Iraniparast: The soft landing view

Ehsan Iraniparast, Senior VP and Emerging Market Country Analyst, Payden & Rygel
Ehsan Iraniparast, Senior VP and Emerging Market Country Analyst, Payden & Rygel

Miller's view is biased toward developed market central banks (the US, the UK, Australia, etc.) - which is important because while the story in DM is one of declining inflation, the EM story has already advanced to rate cuts in many jurisdictions. And, as Iraniparast argues, it gets better.

"Our house view, right now, is in fact the soft landing," Iraniparast says. "Our in-house economics team feels like the Fed will cut three times this year," he adds while recognising there is still a wide range of outcomes for markets. There is, however, a key caveat.

"I think that in the US, at least, the valuations are not particularly attractive be that in stocks or credit spreads or perhaps even the Dollar," he says. 

Within emerging markets debt, a lower US Dollar is providing opportunities for assets in countries where the politics are stable and rates are coming down. 

"We think the uncertainty around global growth and inflation make the carry (the difference between a bond's yield and the cost to finance its purchase) and duration in local government bonds favourable relative to other opportunities," he adds.

Liu: The valuation expansion is mostly done. It's time for cyclicals

Jun Bei Liu, Lead Portfolio Manager, Tribeca Investment Partners
Jun Bei Liu, Lead Portfolio Manager, Tribeca Investment Partners

In equities, 2023 was marked by the incredible rise in AI-fuelled stocks (and the equally incredible lack of returns from most other major sectors). But of course, indices are not made up of every sector except the ones where you don't think there are opportunities. And as a result of the AI boom, soaring prices was the name of the game.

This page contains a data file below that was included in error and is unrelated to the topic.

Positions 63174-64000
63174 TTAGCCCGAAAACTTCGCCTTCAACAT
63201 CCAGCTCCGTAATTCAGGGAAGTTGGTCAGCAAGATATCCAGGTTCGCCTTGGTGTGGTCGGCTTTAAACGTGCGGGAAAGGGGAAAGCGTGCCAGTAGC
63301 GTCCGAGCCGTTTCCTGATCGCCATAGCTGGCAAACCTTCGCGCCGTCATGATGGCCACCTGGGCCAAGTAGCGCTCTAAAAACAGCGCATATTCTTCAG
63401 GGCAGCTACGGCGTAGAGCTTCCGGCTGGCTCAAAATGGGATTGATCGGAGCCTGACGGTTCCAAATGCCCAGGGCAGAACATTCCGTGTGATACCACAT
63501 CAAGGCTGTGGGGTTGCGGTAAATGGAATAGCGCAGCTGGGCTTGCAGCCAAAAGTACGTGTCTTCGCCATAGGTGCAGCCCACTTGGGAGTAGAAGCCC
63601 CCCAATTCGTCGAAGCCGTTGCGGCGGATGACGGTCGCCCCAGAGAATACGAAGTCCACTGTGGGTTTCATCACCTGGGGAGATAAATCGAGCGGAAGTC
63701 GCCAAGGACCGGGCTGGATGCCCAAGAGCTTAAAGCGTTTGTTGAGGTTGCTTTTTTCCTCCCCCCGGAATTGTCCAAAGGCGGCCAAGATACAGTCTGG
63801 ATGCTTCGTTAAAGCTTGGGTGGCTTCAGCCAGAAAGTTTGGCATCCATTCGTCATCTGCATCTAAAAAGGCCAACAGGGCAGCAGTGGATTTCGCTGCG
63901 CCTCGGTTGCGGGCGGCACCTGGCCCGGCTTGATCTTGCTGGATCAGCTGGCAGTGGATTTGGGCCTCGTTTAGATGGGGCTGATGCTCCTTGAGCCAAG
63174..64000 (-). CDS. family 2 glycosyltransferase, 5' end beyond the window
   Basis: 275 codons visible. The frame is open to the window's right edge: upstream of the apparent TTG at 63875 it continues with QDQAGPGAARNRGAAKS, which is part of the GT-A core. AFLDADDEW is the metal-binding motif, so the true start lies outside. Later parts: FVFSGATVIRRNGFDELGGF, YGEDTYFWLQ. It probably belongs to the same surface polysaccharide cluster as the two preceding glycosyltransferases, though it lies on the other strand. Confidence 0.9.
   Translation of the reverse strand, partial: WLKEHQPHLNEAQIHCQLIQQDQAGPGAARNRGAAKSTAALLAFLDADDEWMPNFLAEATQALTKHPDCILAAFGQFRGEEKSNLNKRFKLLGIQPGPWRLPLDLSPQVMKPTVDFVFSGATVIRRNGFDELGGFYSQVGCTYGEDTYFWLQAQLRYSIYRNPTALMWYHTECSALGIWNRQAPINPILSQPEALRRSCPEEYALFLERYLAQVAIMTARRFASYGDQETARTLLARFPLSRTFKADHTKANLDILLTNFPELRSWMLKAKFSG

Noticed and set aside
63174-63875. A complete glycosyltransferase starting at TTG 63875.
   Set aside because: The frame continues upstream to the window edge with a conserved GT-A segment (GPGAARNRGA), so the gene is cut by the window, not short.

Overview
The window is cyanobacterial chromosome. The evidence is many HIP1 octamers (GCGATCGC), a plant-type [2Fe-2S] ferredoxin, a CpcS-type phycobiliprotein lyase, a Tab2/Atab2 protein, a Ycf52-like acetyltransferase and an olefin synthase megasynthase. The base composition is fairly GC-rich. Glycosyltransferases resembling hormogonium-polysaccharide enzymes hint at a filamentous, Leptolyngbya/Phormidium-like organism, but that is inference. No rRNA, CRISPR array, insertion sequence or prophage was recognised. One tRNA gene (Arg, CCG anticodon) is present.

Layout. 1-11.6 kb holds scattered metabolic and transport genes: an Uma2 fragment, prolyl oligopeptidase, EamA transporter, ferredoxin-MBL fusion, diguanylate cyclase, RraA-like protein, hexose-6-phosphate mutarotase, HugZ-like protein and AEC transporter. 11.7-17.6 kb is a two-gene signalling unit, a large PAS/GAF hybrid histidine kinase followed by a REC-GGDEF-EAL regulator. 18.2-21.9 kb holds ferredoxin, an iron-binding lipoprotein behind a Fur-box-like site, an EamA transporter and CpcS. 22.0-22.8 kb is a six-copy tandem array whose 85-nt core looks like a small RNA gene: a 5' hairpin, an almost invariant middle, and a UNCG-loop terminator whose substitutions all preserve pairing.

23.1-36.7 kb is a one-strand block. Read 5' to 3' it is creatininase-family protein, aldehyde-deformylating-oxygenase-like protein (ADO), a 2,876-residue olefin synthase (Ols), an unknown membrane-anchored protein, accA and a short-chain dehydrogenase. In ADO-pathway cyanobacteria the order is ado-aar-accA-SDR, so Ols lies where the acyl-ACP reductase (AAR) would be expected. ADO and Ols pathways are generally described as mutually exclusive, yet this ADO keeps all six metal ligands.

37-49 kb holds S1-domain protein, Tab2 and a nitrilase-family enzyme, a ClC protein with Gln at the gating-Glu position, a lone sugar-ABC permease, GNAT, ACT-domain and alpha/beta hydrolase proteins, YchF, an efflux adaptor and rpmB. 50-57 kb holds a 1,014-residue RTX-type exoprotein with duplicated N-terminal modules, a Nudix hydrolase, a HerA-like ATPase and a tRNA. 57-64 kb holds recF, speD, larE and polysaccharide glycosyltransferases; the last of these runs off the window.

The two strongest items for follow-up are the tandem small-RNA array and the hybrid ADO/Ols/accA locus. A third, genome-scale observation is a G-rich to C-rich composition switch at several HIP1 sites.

So will it be the same again this year?

"We've probably already seen the bulk of the valuation expansion happen in the past 12 months because that's when interest rate expectations moved from higher to lower," Liu says. "On aggregate, Australian shares don't look too cheap nor does it look super expensive," she adds.

As for where Liu is finding her best long position opportunities, she turns to cyclical sectors with a view that a recession will not come in 2024. 

"People continue to spend and there are some areas of softness. For example, we've heard that, for the hotels and restaurants, people are not really going out, they are eating at home but they still buy furniture and everything else," Liu says. "For JB Hi-Fi (ASX: JBH), for example, people still have earnings going down 25% in the next 12 months. So when you look at the share price rally, it's just that it looks expensive based on very depressed earnings expectations."

Liu also has a positive view of the major supermarkets, Coles (ASX: COL) and Woolworths (ASX: WOW), given their ability to pass on price increases and maintain high-single-digit profit margins.